Last year when I moved back to Aberdeen, before the 2009 season started I jumped on the phone to the new head coach and asked if I could come in for a few sessions with the "new" top squad, even younger than the one created to replace mine. I trained with them a bit over the summer and by the time the season had finished and winter training started I was in with them 8 hours a week.

It quickly became apparent that there were some great swimmers in the squad, though a huge lack or moral was affecting everyone. The "fun" was minimal and as a consequence there was no inter-swimmer support or encouragement for each other during sets. Things started to change though and by the time November came around it looked like a different group of kids.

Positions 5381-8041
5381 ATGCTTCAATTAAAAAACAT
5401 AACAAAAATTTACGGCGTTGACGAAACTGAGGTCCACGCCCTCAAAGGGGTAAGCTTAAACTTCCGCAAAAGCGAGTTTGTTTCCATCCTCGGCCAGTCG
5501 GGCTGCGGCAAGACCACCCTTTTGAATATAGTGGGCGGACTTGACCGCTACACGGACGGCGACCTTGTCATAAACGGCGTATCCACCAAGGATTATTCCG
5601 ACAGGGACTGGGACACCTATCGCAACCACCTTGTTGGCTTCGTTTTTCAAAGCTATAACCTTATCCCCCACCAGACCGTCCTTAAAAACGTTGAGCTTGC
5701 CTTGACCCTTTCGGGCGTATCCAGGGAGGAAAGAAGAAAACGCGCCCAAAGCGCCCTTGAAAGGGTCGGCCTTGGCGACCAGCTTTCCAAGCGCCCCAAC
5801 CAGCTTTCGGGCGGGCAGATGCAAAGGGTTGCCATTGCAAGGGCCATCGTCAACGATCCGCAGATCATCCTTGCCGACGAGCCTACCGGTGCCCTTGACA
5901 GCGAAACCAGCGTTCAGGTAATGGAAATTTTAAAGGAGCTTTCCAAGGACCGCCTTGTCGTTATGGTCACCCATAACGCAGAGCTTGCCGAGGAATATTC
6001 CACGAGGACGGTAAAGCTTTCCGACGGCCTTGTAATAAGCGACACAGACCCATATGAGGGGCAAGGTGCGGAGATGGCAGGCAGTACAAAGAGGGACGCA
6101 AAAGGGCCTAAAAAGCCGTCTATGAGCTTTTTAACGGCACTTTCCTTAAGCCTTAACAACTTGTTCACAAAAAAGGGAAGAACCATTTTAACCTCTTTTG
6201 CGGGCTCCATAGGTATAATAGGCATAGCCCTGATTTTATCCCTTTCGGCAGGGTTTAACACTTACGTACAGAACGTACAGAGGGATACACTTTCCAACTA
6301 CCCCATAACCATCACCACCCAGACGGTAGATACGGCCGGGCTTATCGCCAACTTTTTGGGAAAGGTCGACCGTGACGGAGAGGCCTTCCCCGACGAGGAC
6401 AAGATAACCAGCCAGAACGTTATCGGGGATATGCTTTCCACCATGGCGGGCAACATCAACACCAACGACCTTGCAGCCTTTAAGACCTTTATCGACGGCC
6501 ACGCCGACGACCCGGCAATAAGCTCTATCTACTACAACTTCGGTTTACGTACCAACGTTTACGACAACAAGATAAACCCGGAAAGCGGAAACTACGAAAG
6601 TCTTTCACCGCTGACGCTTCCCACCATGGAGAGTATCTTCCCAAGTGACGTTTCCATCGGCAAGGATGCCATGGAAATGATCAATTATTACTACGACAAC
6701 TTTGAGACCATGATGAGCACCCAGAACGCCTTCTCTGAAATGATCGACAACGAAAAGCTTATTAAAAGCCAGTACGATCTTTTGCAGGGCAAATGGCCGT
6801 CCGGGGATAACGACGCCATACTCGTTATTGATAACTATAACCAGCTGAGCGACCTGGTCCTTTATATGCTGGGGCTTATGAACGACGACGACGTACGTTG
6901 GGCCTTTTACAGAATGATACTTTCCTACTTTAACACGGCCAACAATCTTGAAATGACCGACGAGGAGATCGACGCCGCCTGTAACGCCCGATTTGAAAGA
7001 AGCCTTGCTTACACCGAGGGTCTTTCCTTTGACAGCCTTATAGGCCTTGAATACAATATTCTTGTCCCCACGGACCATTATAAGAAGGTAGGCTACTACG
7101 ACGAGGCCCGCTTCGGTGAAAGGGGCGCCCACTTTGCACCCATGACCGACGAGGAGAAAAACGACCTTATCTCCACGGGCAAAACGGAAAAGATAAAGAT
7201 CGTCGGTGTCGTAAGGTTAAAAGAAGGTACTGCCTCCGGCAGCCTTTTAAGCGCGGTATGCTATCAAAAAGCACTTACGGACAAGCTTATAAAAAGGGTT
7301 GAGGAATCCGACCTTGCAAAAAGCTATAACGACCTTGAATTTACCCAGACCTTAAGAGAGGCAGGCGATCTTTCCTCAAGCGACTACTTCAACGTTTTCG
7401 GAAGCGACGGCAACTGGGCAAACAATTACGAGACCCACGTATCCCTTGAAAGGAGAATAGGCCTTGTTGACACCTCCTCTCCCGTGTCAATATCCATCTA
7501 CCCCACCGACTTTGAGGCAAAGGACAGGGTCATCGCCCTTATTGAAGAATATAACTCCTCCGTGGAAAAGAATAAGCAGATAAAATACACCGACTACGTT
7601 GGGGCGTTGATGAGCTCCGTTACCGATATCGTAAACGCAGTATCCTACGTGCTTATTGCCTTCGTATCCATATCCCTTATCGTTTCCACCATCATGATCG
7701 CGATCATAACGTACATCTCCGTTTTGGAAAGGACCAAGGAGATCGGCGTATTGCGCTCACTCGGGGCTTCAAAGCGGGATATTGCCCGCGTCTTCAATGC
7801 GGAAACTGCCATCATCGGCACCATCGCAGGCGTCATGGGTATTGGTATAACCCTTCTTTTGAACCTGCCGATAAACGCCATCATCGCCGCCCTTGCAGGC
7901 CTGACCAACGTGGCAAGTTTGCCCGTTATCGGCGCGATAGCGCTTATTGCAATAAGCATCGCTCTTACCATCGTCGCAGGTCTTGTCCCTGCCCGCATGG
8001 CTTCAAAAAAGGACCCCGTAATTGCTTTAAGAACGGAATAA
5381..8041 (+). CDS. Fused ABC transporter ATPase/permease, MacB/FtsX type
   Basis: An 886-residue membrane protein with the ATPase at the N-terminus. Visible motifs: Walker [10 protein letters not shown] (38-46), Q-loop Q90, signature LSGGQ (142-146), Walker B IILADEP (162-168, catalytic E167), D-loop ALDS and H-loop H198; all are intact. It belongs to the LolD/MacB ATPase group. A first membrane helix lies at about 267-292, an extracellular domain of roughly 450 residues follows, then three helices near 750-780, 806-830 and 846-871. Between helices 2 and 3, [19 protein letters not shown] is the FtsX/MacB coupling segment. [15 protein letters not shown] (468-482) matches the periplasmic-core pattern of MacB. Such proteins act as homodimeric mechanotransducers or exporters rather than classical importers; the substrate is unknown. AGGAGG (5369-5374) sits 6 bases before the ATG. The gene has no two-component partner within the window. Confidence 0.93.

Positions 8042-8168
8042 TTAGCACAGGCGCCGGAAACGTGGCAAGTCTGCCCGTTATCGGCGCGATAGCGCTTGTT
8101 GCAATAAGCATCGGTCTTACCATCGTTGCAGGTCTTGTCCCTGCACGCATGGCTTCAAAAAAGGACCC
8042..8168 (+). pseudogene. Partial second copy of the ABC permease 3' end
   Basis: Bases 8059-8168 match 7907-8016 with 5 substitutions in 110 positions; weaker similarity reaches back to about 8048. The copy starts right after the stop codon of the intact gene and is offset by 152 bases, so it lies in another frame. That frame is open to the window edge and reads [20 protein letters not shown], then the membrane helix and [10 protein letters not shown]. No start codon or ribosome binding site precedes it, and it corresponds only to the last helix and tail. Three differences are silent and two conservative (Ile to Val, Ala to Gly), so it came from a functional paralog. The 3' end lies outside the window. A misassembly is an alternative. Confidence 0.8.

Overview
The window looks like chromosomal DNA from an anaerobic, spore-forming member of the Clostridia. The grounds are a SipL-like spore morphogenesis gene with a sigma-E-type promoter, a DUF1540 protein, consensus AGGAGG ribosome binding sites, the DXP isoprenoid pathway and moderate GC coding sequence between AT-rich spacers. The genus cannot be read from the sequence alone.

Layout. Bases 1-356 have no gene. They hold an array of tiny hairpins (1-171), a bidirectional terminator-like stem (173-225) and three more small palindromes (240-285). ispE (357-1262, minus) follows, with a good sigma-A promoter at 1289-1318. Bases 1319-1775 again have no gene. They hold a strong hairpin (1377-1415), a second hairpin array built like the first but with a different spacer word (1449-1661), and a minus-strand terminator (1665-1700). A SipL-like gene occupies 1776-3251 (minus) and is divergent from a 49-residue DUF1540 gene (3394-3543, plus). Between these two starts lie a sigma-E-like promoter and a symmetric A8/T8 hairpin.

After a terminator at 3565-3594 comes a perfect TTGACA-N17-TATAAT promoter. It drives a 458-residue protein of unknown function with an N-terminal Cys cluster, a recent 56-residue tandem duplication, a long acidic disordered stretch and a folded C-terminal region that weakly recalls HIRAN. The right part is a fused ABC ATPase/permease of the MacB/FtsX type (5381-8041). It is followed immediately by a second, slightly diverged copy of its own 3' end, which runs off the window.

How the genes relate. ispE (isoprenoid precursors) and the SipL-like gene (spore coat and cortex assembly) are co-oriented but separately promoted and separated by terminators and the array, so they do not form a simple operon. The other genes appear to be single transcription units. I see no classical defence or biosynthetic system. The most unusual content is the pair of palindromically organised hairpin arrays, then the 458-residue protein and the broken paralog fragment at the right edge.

This weekend past was yet another successful medal haul by the squad, further north in Inverness at the District (regional) championships. Almost everyone improved times, which at this time of year is great, and a few records fell. One in particular. One of mine.

I set it almost 7 years ago in the same pool, off the back of a great 1500m the month before where I took over a minute off my PB, I was flying. I went into the race clear headed and ready to take it out fast, I did and ended up taking another 20 seconds off my time. 2 weeks later I would take another 27 seconds off my time, 2 weeks after that I'd set the fastest long course time for my age in the UK. It was the best 3 months I ever had in swimming.

Well for 7 years no one has touched it, I was very proud of that record, but I am still proud that it took someone 7 years to get it. Tim McGovern who I've been swimming alongside for the past 8 months took it by a massive 8 seconds to go 16.20, and he's only 14.